Data collected during September 2017 by the Autosub Long Range, less formally known as Boaty McBoatface, on its first research mission provide evidence of a correlation between strengthening Antarctic winds and rising sea temperatures.

The autonomous submarine tracked parameters of a major abyssal boundary current in the Southern Ocean, Boaty being deployed for the mission. Source: Polv Abrahamsen/British Antarctic SurveyBoaty being deployed for the mission. Source: Polv Abrahamsen/British Antarctic Surveyusing an echo sounder to navigate to depths of over 13,000 feet (4000 m) and relying on Doppler current profiling instruments and other sensors to document water turbulence, salinity and temperature.

In recent decades, ozone depletion over Antarctica has combined with increasing greenhouse gas levels to strengthen winds, but data from the submarine has revealed a mechanism that allows these winds to increase turbulence below the ocean surface, causing warmer water from the mid-marine column levels to mix with far colder water deep in the abyss.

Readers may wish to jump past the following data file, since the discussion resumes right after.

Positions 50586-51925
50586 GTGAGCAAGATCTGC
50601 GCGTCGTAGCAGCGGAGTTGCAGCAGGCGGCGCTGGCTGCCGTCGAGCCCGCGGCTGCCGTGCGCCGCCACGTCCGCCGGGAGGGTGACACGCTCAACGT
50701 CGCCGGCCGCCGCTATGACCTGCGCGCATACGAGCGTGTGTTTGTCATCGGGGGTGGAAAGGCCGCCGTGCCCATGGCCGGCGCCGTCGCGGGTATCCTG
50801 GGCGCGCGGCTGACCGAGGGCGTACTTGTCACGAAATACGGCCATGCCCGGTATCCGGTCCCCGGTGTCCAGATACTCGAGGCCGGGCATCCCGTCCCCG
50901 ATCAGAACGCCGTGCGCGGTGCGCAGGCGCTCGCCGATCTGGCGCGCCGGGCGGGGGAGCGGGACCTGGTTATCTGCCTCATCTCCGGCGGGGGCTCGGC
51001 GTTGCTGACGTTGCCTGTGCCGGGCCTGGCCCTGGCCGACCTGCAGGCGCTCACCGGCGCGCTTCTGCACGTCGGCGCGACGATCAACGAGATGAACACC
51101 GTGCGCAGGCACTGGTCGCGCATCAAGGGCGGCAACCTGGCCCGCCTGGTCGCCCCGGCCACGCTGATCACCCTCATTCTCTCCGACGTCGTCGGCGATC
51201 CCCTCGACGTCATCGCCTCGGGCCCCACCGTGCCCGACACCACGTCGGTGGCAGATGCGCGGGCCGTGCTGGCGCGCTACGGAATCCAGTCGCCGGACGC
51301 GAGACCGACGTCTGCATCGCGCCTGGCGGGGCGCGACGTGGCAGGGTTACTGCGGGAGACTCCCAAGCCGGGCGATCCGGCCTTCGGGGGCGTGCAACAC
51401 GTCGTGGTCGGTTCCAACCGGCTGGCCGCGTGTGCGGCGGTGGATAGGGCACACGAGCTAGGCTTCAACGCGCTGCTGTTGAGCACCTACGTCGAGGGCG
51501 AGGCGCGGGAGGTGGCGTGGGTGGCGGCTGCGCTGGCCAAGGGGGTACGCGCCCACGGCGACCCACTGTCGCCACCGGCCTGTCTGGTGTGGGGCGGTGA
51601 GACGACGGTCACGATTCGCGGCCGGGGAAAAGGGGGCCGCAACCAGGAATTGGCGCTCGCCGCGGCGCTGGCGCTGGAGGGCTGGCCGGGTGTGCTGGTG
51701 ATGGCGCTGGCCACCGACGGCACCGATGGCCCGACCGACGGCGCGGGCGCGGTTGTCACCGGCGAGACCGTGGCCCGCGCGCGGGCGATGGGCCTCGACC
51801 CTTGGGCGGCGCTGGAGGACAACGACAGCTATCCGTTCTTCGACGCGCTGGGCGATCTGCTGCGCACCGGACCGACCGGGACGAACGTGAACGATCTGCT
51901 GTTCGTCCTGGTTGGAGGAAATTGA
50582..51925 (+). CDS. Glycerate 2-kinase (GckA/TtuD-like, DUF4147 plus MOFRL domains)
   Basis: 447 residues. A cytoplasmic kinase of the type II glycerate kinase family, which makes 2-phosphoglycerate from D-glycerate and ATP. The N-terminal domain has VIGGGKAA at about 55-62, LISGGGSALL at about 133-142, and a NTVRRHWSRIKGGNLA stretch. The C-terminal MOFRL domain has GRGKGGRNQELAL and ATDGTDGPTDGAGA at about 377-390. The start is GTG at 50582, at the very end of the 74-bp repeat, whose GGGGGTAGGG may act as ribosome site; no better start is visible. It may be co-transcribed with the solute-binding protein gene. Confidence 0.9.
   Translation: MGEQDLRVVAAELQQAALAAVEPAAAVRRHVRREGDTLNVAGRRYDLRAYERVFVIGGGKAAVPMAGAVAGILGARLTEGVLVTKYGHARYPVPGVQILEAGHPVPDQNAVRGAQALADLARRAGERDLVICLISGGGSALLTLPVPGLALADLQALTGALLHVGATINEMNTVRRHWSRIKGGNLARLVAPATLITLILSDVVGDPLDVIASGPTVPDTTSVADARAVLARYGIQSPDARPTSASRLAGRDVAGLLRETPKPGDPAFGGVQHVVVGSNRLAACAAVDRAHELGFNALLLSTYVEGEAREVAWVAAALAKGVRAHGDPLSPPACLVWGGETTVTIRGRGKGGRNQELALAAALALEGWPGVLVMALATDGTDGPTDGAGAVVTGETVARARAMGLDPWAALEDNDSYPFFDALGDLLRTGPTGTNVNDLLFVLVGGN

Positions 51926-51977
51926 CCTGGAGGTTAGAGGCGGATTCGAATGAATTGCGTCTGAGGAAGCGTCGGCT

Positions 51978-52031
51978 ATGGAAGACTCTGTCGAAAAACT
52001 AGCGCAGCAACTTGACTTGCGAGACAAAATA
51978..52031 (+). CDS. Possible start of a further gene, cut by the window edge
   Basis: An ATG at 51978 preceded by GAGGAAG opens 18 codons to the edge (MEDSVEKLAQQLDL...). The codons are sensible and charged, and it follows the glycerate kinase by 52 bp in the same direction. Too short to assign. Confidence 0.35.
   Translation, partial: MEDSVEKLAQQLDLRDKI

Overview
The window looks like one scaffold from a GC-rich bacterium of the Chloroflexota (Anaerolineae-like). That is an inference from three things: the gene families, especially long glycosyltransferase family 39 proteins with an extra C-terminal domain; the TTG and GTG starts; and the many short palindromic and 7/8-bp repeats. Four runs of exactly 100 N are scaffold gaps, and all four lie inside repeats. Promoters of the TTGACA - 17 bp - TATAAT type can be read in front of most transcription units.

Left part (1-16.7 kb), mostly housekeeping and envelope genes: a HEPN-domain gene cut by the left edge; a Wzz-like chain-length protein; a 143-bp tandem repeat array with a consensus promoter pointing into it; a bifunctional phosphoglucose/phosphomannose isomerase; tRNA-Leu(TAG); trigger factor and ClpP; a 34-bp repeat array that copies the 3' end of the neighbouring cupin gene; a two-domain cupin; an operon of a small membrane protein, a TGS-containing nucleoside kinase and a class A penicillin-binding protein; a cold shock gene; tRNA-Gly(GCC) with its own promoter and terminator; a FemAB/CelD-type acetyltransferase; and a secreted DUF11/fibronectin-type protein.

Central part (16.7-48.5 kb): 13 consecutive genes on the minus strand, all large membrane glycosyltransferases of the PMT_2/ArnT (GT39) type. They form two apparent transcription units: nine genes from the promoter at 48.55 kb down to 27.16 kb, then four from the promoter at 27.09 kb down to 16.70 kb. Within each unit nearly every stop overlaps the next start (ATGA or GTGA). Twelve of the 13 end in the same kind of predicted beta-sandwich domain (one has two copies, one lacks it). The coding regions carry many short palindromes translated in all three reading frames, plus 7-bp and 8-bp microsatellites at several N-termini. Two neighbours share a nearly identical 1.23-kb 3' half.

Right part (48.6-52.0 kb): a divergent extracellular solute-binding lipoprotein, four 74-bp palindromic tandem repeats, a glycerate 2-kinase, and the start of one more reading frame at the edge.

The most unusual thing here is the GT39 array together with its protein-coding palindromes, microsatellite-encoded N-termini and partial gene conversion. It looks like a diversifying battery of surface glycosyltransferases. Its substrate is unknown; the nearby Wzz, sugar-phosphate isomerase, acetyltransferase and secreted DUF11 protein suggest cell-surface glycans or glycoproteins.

This near-seabed warming phenomenon is identified as contributor to rising sea levels but is a mechanism not yet incorporated into models developed to predict the impact of global temperature increases on oceans.

The sub operated in tandem with the research vessel RRS James Clark Ross. Its original partner, RSS Sir David Attenborough, is currently undergoing sea trials ahead of its active service.

The research conducted by scientists from British Antarctic Survey, National Oceanography Centre (U.K.) Southampton University, Stanford University, Princeton University and Woods Hole Oceanographic Institute is published in Proceedings of the National Academy of Sciences.

To contact the author of this article, email shimmelstein@globalspec.com